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What's In A Name?

A Look at the Namesakes of Howard University

Published: Tuesday, October 3, 2006

Updated: Saturday, August 9, 2008 23:08

Formally known as the College of Fine Arts Building, Lulu Vere Childers Hall is located adjacent to the Blackburn Center. In April of 1961, Howard University opened the Fine Arts Complex, which includes Lulu Childers Hall, Cramton Auditorium and The Ira Aldridge Theatre.

The Fine Arts building is named after Lulu Vere Childers, one of the many influential women that paved the way for Howard students today. Childers, who was born in 1870 in the small Kentucky town of Dryridge, graduated from the prestigious Oberlin Conservatory of Music in Oberlin, Ohio.

Upon completing her formal education in 1896, Childers took the positions as head of Howard University's choir and vocal instructor. At this time, there were not many women instructors at the University. Therefore, Childers was able to gain the admiration of her students and faculty. Childers came to Howard to educate, but she also founded the University's School of Music, which today is known as the Department of Music. 

In 1905, Childers was named the Director of the School of Music and served in that capacity for 37 years. Childers was a passionate vocalist, and her passion fueled her desire to pave the way for future students. It is because of her hard work and dedication that in 1914, the University established its Conservatory of Music. Childers did not want students under her instruction to settle for less. She challenged students by introducing them to difficult pieces of music to study.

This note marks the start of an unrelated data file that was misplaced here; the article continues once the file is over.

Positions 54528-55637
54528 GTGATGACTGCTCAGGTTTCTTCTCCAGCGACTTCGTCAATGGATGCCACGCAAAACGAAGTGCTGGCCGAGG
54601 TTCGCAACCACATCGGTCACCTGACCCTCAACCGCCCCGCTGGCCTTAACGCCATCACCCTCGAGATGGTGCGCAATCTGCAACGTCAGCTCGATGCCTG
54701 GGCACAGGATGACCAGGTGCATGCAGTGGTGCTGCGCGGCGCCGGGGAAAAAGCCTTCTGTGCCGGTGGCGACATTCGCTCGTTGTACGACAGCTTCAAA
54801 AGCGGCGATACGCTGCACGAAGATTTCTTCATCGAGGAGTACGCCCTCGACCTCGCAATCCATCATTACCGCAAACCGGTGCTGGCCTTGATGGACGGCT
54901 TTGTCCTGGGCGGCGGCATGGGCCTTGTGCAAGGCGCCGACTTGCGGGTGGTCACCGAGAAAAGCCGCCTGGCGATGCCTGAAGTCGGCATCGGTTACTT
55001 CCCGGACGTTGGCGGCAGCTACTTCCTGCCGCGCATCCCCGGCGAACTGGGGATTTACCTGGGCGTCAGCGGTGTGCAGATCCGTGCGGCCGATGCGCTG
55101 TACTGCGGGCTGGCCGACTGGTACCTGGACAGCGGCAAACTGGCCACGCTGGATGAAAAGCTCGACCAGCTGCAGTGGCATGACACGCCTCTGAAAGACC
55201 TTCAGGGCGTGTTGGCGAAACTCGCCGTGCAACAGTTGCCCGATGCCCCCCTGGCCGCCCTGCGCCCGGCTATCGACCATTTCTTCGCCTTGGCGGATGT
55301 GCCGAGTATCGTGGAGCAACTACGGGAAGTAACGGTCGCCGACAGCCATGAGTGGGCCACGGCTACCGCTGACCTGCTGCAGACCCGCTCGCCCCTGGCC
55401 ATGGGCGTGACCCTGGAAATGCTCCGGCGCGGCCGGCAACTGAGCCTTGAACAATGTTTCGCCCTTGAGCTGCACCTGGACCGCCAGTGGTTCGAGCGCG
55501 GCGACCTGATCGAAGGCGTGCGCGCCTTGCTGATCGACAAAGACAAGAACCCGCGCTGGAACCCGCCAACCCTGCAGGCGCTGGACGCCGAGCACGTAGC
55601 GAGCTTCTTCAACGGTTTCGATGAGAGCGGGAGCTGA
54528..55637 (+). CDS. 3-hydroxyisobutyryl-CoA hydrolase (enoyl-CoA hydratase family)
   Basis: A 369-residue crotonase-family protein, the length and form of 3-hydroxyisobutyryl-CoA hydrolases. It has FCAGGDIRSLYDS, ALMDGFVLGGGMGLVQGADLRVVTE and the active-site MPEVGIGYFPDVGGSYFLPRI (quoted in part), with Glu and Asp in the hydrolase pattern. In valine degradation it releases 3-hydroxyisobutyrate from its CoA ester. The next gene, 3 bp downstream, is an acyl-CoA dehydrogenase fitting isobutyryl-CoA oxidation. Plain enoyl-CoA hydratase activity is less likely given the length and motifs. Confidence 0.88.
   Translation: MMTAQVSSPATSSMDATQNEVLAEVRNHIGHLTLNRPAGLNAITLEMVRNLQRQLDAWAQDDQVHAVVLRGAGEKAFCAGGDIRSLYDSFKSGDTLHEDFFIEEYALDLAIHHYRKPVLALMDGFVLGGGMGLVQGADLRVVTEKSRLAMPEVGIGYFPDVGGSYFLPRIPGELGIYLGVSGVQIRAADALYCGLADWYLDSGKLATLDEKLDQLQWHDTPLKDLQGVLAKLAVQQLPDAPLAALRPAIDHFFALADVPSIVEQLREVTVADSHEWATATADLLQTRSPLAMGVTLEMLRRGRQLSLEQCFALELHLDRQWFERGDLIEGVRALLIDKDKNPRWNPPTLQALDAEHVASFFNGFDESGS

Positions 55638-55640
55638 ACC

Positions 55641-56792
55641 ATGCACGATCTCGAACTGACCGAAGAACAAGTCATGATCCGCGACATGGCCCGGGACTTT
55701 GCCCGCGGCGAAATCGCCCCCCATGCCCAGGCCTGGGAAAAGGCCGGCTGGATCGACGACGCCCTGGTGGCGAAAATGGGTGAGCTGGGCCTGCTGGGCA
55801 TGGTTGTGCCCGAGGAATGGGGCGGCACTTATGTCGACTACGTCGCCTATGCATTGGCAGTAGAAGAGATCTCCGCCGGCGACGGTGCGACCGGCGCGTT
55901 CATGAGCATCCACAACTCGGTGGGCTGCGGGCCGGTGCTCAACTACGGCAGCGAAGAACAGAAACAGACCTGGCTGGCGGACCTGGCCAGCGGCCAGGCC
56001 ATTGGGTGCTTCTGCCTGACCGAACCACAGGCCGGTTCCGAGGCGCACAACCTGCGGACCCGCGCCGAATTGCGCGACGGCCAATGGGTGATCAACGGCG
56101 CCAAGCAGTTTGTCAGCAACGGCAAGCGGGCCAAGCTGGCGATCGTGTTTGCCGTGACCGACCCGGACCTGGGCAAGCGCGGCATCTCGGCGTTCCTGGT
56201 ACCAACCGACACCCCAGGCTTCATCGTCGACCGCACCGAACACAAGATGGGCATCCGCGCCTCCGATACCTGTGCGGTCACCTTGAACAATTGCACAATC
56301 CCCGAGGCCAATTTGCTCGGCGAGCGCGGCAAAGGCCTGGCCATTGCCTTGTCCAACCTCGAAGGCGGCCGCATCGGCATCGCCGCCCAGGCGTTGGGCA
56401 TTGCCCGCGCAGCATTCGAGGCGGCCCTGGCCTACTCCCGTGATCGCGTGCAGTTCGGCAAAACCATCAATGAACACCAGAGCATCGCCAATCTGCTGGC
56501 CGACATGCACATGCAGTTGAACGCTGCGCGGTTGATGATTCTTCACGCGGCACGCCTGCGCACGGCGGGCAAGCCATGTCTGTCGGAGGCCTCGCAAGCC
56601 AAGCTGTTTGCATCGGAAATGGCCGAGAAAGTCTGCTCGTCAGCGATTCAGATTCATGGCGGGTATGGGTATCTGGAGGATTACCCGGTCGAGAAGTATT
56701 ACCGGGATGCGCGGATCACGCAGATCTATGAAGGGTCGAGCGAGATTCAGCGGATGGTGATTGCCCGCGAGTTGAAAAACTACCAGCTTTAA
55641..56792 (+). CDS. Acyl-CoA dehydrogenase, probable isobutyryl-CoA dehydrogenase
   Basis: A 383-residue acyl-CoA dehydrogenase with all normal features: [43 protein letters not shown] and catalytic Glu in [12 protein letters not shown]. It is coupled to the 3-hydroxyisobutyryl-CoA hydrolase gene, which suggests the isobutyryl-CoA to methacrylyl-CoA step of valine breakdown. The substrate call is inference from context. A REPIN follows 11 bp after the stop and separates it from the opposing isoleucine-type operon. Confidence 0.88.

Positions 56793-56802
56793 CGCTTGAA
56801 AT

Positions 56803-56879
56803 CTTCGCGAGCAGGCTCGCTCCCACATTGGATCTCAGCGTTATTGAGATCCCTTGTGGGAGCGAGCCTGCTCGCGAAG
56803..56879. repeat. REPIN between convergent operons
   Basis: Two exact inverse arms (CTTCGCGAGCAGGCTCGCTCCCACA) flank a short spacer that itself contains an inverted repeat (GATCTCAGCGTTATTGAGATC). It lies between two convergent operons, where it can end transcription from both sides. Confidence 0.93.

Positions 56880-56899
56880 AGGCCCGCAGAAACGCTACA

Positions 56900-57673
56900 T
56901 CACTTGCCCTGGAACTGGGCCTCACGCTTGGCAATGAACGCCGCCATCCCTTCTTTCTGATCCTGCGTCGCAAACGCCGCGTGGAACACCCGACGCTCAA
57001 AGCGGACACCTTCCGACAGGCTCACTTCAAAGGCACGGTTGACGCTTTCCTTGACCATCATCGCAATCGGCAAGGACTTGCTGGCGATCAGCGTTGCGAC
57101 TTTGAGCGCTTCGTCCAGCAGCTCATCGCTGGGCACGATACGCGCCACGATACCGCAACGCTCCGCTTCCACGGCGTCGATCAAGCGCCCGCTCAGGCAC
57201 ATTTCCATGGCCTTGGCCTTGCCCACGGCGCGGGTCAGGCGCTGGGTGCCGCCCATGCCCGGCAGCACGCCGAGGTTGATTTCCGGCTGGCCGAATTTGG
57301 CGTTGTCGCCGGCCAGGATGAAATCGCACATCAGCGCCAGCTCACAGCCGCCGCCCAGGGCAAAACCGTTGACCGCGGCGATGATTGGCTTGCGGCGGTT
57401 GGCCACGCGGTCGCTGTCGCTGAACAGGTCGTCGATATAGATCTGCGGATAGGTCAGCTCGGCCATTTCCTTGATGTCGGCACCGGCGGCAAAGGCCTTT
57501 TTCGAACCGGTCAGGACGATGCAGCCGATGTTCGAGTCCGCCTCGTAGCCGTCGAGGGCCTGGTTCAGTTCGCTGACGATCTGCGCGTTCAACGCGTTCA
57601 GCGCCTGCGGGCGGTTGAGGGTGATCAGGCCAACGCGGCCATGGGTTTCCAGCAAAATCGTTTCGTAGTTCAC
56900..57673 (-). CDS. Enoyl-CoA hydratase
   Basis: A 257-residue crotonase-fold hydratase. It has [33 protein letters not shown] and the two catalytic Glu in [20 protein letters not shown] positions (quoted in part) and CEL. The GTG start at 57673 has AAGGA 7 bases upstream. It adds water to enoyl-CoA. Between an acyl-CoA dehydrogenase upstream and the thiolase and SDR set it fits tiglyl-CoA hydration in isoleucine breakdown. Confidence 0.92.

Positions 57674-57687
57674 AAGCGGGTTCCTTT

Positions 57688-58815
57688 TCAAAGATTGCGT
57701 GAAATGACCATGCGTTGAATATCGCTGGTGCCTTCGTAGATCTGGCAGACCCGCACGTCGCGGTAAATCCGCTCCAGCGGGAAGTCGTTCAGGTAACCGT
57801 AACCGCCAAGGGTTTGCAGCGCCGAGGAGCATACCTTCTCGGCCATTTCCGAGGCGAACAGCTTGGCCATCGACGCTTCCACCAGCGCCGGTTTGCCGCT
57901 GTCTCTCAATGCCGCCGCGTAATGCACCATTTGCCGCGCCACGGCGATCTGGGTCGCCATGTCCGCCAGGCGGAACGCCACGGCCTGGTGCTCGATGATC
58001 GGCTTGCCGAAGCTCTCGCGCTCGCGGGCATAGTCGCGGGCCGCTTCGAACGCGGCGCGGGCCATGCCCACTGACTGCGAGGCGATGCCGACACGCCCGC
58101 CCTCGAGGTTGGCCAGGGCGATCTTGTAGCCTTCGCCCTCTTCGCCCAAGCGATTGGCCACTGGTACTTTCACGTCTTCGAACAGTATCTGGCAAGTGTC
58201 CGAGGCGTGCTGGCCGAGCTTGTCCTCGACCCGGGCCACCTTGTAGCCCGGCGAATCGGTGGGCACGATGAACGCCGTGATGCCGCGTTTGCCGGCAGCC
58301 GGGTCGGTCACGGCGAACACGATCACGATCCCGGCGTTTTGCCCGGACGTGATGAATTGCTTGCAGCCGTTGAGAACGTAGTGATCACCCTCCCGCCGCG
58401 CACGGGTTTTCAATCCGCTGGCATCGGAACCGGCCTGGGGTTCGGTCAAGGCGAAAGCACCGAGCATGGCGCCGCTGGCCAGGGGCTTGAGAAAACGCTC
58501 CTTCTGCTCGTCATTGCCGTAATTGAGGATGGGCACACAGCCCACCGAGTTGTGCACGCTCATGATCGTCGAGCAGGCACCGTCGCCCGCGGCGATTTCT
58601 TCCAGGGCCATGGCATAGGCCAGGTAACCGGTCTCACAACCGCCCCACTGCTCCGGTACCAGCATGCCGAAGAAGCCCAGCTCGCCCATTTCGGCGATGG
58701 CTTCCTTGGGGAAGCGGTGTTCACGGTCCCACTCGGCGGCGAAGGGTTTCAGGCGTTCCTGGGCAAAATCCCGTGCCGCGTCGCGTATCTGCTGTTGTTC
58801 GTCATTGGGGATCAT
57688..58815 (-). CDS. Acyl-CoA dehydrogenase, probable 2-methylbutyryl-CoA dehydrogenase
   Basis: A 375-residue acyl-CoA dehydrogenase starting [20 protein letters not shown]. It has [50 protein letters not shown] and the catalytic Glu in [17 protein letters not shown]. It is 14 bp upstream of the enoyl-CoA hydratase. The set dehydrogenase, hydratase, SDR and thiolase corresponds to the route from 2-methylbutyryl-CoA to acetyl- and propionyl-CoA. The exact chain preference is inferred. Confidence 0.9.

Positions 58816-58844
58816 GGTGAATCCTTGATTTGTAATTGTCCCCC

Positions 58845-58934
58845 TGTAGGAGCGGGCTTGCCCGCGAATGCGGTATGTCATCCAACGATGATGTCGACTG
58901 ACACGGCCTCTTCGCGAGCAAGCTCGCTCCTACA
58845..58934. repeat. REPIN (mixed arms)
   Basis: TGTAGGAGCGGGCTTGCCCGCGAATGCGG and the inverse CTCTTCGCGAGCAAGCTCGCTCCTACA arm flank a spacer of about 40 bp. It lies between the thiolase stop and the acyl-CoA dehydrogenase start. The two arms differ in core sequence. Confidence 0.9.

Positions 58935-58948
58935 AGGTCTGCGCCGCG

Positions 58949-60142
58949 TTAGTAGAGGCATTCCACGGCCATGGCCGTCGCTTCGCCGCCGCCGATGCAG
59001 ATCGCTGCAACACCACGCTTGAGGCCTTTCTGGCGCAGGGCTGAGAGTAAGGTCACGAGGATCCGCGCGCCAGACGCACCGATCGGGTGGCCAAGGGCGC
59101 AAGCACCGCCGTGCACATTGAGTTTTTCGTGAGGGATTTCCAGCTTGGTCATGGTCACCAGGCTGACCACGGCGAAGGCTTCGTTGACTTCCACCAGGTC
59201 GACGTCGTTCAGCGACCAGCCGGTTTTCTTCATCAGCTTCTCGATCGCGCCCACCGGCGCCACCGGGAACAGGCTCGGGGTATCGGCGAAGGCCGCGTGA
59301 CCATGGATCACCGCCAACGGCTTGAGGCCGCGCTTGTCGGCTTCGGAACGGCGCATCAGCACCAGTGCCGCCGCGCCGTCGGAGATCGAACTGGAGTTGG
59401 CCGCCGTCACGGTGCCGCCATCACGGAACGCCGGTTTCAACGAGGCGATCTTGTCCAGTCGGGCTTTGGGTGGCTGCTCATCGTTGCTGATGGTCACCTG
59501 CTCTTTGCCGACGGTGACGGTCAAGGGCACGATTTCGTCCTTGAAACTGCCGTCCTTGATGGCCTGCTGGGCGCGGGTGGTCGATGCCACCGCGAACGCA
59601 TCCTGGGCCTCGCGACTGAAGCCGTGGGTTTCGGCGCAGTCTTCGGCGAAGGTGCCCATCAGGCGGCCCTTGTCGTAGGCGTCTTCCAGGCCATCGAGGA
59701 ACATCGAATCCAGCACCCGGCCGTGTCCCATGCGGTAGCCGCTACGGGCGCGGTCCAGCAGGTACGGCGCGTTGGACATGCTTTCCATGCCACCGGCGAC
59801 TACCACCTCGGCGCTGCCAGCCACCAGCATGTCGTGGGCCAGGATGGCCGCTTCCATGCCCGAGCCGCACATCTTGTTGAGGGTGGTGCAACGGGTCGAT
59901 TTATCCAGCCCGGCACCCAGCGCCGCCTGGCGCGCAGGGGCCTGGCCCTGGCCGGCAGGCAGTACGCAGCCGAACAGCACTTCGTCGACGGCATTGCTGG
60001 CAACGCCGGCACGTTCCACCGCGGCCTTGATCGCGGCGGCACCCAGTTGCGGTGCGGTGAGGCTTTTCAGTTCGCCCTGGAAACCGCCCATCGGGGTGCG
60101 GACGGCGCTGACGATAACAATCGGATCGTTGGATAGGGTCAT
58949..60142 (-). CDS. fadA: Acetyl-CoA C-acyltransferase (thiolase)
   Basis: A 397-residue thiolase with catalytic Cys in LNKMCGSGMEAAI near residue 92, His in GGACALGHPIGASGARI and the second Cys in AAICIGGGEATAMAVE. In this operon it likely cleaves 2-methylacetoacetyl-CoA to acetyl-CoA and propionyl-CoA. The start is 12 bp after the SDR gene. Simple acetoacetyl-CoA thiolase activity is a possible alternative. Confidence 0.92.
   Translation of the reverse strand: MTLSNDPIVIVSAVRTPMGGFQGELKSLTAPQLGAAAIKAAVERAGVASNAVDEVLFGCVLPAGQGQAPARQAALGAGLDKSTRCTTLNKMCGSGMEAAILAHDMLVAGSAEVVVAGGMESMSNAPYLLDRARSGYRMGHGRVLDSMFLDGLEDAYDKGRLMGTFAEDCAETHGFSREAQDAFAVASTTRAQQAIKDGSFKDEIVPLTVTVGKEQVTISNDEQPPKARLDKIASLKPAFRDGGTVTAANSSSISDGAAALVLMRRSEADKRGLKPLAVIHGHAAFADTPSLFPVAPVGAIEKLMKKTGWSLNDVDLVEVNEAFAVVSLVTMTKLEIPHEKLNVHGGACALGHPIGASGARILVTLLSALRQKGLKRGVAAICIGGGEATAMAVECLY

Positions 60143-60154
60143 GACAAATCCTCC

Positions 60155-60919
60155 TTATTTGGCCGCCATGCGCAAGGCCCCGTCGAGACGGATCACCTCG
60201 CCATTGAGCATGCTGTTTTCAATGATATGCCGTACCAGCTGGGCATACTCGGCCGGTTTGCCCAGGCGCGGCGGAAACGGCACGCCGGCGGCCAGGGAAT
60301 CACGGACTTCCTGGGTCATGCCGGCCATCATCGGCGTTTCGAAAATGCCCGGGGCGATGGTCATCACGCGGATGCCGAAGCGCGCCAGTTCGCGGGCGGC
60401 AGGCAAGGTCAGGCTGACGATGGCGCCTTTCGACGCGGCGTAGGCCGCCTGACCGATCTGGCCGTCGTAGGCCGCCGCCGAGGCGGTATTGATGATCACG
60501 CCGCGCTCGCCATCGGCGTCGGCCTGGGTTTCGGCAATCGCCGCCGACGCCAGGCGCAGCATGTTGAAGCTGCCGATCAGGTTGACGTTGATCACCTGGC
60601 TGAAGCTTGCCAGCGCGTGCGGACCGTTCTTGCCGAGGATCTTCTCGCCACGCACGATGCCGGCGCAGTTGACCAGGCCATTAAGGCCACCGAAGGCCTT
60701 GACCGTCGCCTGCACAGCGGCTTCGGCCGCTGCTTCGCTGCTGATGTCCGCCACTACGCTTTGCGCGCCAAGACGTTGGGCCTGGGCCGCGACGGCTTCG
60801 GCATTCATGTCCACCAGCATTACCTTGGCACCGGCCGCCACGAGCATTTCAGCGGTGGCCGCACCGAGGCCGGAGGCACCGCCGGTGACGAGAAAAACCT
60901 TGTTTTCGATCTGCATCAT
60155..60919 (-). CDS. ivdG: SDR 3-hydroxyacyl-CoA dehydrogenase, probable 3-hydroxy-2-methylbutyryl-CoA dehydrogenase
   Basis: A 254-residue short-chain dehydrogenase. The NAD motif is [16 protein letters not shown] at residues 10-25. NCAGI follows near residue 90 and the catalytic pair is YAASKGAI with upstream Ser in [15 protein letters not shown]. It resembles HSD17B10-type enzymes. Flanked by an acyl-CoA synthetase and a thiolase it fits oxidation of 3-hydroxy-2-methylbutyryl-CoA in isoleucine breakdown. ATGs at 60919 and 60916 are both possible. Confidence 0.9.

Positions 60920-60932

The department began to gain national recognition and many talented African Americans enrolled. One of those students, Lillian Evanti, became the first African American to perform with a troupe in Europe.

Childers not only put on acclaimed recitals annually, but she also helped break racial barriers in the Washington, D.C. area. Both whites and blacks enjoyed the recitals together.

The many contributions Childers made during her years at Howard did not go without recognition. In 1942, the University honored her with an honorary doctorate from the School of Music. A section of the Fine Arts Building was named after this astonishing woman in 1956.

Lulu Vere Childers Hall currently houses Howard's departments of Art, Theatre Arts and Music. There is also a recital hall, music practice studios, art studios and dressing rooms.  

Childers Hall is rich in history and houses the finest art the University has to offer. The Gallery of Art, which was founded in 1928 by Professor James V. Herring, was moved from Rankin Chapel to Lulu Vere Childers Hall in 1961. The gallery is nationally acclaimed, and holds a collection of African artifacts donated to the University by Alain Locke, an honorable former Howard professor. It also displays paintings from the Renaissance and European prints from 16th –19th century.

Childers died on March 6, 1946, but the students at Howard University will continue to carry on the legacy that she has left behind.

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